Rated 2 out of 5 by from Fell short Messenger is the last in the trilogy that commenced with the ever popular The Giver, and which then was followed by Gathering Blue. Unfortunately the first two novels proved to be difficult acts to follow successfully, in my opinion. This story seemed somewhat contrived, haphazard and written with less creative flow. I was left with a lot of unanswered questions by the end, and felt slightly ripped off and let down. Ultimately I feel the story had the potential to be so much more. Ah, well, I would still recommend the series for children, as I do find there are a lot of morality issues addressed as well as an underlying meaningful social commentary. www.booksnakereviews.blogspot.com
Date published: 2008-11-16
Rated 4 out of 5 by from This is the second book, after The Giver, in a loose trilogy by the very talented Lois Lowry. Gathering Blue is set in a world of savagery, neglect, abuse and a distinct class system. Hmm, sound familiar? Governing the populace through fear, The Council of Guardians manipulate the ignorant people, hoard knowledge, and attempt to control the future for their own selfish gain. Amidst the chauvinism, cruelty and strife we are delighted in the story of a benevolent and courageous girl who with her talents and strength has a desire to make the world a better place. www.booksnakereviews.blogspot.com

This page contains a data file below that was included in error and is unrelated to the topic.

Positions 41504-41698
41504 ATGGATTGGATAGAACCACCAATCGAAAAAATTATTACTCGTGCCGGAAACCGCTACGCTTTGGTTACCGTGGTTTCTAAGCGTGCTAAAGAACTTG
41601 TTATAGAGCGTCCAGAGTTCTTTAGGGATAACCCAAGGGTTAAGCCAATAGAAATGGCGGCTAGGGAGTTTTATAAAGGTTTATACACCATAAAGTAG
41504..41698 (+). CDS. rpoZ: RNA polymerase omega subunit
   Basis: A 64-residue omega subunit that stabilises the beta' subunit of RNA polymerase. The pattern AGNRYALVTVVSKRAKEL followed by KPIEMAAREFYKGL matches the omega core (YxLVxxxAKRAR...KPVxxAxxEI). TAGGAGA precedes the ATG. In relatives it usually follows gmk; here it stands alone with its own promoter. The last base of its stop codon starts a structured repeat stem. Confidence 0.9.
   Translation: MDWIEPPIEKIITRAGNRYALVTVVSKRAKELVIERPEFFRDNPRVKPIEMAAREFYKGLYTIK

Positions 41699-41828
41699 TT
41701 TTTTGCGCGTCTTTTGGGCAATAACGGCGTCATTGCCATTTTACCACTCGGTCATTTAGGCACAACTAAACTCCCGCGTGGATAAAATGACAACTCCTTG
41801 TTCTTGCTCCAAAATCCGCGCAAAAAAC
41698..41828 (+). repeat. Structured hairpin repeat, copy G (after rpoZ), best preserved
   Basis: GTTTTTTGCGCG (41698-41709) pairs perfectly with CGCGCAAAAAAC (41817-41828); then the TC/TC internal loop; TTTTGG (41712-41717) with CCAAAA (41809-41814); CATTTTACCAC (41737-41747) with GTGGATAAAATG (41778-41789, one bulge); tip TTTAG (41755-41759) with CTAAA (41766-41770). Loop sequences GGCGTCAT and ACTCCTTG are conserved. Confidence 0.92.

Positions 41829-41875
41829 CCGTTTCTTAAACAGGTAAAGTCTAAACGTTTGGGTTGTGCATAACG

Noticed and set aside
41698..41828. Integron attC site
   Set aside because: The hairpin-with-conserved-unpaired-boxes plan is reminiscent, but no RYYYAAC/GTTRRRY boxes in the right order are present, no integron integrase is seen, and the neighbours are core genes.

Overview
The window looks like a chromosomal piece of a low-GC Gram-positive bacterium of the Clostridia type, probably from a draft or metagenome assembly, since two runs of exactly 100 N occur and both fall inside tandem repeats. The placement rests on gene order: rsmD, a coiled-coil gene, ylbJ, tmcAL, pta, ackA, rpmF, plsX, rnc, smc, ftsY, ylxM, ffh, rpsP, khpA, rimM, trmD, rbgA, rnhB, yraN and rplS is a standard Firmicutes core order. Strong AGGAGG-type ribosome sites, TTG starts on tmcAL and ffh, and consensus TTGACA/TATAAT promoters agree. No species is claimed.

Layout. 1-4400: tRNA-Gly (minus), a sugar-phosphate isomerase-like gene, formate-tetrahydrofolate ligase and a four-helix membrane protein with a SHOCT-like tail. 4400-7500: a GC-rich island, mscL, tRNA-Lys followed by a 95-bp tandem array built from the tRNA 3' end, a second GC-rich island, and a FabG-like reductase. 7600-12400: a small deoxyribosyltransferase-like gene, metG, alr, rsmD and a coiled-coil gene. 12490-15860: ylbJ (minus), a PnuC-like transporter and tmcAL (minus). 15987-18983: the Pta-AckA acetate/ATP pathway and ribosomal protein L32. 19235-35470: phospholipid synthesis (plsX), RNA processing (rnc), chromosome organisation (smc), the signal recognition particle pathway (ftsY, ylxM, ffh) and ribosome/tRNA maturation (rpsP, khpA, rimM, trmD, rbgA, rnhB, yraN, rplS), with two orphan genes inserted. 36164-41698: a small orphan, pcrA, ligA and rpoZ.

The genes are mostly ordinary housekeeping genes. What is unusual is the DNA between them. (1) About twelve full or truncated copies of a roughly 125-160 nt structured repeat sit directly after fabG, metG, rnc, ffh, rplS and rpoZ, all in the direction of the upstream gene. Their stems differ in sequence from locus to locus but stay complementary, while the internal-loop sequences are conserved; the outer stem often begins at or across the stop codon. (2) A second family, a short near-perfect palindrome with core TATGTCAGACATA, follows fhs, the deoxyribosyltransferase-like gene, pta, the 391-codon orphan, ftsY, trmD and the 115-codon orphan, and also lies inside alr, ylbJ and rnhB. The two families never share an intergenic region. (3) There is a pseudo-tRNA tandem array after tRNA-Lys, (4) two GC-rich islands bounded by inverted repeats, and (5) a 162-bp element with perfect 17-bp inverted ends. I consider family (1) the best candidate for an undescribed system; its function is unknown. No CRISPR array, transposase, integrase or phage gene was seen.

Date published: 2008-11-16
Rated 5 out of 5 by from Embrace the ELSEWHERE! Herein lies the importance of creative disobedience, diversity and the necessity of pain and raw emotion, all of which make us human. I found The Giver sometimes reminiscent of such favourites as The Handmaid's Tale and 1984, yet within a context acceptable for a child's impressionable mind. That being said, it’s all relative to your moral compass, because much like the sheltering imposed by the society in The Giver, I know many parents that would strike this book from their children's shelves in lieu of something “safer.” www.booksnakereviews.blogspot.com
Date published: 2008-11-16
Rated 5 out of 5 by from Clever. Frightening. Likely? A truly heartbreaking tale: what is the world without colour? without dreams? without work? without ethics in death? Lowry draws us into the world that could be if we lose the plot. My only complaint is the ending. I will not spoil, but is it paradise or hell (on either side of the line)?